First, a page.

Infineon Leverages Recycled PCB Material for Eval and Demo Boards

August 04, 2023 by Jake Hertz

The company hopes to decrease its carbon footprint with a biodegradable FR-4 alternative.

An unfortunate truth about the electronics industry is that it has a significant carbon footprint. The electronic waste (e-waste) epidemic results in millions of tons of discarded PCBs, cables, and components entering landfills every year, almost all of which are not biodegradable.

What if there were a way to create electronics that function well and break down cleanly? This is exactly what startup Jiva Materials is pursuing with its Soluboard FR-4 biodegradable material. Recently, Infineon announced that it intends to use Soluboard in select evaluation and demo boards moving forward. 


Soluboard’s plant-based PCB material

Infineon plans to use Soluboard’s plant-based PCB material. Developed from natural fibers, Soluboard is said to have a significantly lower carbon footprint than traditional glass-based fibers. Image used courtesy of Infineon

What Is FR-4?

Flame Retardant 4, or FR-4, is a standard material used to construct printed circuit boards (PCBs). The composite material is made of woven fiberglass cloth impregnated with a flame-resistant epoxy resin binder and is a fundamental aspect of almost any PCB.

FR-4 typically forms the substrate or base layer upon which the various electronic components are mounted in a PCB. The fiberglass cloth provides a stable and rigid platform, while the epoxy resin helps to adhere the components to the board. Conductive pathways, or traces, are then etched or printed onto the FR-4, connecting the components and allowing electrical signals to flow between them.


Example of a 4-layer PCB stackup

Example of a four-layer PCB stackup. Image used courtesy of San Francisco Circuits

FR-4 is widely used in PCBs thanks to material properties that make it useful for electronic applications. These include thermal stability, which allows it to withstand high temperatures, mechanical strength, which adds durability to a PCB, and electrical insulation, which helps separate conductive parts of a circuit and prevent shorts.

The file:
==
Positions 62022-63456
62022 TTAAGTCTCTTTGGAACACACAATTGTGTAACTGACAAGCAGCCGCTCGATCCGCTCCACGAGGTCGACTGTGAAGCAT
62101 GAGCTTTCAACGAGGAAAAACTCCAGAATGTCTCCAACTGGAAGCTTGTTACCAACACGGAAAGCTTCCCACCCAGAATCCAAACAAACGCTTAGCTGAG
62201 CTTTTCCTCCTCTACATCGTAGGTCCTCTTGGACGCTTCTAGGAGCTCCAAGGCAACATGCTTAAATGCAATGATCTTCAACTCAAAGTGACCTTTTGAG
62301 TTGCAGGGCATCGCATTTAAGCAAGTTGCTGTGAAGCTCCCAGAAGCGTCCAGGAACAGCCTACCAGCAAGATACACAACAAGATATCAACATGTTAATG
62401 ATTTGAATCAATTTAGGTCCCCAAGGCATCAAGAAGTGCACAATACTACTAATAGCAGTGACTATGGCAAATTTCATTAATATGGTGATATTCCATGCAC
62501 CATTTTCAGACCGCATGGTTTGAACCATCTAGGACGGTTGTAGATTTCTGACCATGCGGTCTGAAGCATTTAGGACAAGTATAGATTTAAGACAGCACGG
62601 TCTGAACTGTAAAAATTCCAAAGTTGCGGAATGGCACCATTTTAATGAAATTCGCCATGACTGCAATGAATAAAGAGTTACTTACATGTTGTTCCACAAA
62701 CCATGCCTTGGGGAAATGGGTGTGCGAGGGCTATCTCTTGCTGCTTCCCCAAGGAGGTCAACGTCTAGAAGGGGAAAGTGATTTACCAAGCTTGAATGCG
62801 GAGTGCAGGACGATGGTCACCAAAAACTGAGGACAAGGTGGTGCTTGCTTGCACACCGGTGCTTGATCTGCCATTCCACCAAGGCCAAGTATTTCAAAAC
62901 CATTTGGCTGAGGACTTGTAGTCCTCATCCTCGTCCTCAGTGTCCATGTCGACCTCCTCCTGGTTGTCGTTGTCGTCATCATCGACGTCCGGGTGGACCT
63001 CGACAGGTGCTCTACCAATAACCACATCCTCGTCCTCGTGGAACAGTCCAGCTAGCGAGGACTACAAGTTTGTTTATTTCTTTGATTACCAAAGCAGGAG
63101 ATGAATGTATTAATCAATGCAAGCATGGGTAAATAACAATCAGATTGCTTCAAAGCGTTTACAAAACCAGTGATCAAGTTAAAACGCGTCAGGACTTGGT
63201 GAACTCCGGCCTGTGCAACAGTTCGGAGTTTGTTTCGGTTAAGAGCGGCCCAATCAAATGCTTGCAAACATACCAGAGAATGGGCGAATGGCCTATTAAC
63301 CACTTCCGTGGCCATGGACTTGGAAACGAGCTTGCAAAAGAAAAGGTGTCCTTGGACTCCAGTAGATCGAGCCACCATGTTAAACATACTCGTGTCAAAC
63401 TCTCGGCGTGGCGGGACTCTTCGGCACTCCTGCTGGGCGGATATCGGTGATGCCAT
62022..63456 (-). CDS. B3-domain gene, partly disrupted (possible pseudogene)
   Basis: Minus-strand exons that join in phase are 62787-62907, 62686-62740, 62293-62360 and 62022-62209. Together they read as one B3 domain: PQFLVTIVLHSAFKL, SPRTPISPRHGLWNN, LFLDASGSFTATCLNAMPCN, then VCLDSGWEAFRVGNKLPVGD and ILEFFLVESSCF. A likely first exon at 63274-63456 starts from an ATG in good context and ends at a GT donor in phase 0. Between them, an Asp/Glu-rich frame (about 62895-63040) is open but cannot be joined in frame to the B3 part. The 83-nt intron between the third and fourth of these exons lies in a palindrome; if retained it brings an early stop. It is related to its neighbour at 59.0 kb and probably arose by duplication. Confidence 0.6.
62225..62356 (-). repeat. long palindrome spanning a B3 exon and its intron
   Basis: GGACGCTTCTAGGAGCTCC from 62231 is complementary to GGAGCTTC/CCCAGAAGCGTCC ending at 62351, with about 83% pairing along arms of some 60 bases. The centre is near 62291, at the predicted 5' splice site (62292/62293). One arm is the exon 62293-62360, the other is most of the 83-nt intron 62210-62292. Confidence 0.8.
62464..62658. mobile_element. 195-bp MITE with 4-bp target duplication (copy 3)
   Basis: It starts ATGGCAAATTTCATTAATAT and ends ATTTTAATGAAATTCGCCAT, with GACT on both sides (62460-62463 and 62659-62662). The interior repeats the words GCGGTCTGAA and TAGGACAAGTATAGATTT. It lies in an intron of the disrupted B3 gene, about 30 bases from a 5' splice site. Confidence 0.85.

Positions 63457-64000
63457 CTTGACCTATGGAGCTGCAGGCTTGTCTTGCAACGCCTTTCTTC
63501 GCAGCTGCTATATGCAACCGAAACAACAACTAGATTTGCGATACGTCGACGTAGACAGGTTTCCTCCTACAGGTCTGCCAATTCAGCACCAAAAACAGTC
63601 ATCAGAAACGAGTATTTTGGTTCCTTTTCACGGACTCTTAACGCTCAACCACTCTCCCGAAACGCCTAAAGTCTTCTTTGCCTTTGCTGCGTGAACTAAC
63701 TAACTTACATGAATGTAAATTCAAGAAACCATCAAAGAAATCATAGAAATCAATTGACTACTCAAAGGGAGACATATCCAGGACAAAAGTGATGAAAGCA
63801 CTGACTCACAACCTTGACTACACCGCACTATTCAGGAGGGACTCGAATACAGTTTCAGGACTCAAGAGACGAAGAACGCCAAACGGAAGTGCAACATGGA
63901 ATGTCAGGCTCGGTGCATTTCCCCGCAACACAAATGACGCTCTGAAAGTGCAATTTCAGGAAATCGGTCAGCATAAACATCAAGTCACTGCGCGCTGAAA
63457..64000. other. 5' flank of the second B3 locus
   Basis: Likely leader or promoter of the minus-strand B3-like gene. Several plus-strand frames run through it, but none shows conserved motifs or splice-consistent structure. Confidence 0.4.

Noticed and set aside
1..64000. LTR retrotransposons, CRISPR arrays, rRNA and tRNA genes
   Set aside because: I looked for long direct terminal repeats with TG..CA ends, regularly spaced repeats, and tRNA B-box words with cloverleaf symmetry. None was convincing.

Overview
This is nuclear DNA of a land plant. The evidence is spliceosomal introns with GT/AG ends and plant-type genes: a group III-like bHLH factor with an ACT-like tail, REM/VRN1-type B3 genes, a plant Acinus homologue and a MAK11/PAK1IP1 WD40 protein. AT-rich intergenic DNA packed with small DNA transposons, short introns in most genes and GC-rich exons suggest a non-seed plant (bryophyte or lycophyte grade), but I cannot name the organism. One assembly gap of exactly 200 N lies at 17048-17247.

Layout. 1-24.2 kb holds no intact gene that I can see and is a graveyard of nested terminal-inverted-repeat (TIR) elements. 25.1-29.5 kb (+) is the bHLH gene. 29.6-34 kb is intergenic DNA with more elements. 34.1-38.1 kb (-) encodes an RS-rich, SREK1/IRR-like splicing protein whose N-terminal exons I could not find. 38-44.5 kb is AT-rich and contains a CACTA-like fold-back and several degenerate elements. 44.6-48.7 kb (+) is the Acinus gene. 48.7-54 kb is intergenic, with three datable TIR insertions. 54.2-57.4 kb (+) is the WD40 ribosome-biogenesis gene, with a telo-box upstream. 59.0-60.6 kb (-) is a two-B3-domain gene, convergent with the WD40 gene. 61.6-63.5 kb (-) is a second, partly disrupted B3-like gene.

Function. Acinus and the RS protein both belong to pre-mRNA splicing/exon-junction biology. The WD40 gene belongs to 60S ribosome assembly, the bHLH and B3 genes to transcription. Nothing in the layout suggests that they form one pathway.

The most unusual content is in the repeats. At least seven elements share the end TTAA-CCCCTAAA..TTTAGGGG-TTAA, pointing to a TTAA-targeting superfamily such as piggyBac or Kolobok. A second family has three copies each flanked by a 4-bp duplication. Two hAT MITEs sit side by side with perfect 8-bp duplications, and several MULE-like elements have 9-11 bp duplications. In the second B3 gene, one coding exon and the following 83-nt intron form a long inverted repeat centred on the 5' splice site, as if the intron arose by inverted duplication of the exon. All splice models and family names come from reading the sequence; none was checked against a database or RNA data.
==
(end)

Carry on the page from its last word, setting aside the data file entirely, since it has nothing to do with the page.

FR-4’s Carbon Footprint

While FR-4's material properties have made it a mainstay in PCB design, its environmental impact is often overlooked.

According to the World Economic Forum, 50 million tons of electronic waste are produced globally every year, meaning that massive amounts of FR-4 end up in landfills. Traditional FR-4 is not biodegradable. This means that the FR-4 either stays in a landfill forever or, more often, is incinerated at the end of its life, releasing toxins and greenhouse gases.

According to Jiva Materials, the carbon footprint of one square meter of PCB-grade FR-4 is 17.7 kgCO2e.


Infineon and Jiva Materials

Jiva Materials is taking a unique approach to the FR-4 problem: the company is replacing FR-4 altogether. Instead, it has developed a new PCB core material called Soluboard that combines natural fibers with halogen-free polymers, resulting in a core material that is biodegradable. Jiva Materials claims that a non-toxic polymer enclosing the organic structure dissolves when immersed in hot water, leaving only compostable organic material behind. Since this core can break down, components and copper on Soluboard-based PCBs can be easily reclaimed. 


The recovery process of a Soulboard PCB

The recovery process of a Soluboard PCB. Image used courtesy of Jiva Materials

According to Jiva Materials, one square meter of Soluboard has a carbon footprint equivalent to 7.1 kgCO2e. This means that a Soluboard PCB has a 60% lower carbon footprint than an FR-4 PCB.

To support Jiva Material’s efforts, Infineon has recently introduced Soluboard to its demo and evaluation boards. Infineon produced three different demo boards using Soluboard technology, and it plans to extend this portfolio in the coming years. Through this collaboration, Infineon is actualizing Jiva’s product and creating a positive impact on the electronics industry’s carbon footprint.

1 Comment
  • B
    Boggart August 05, 2023

    There’s no doubt this is a great step forward if implemented widely. I would love to be able to specify this material with my board maker…

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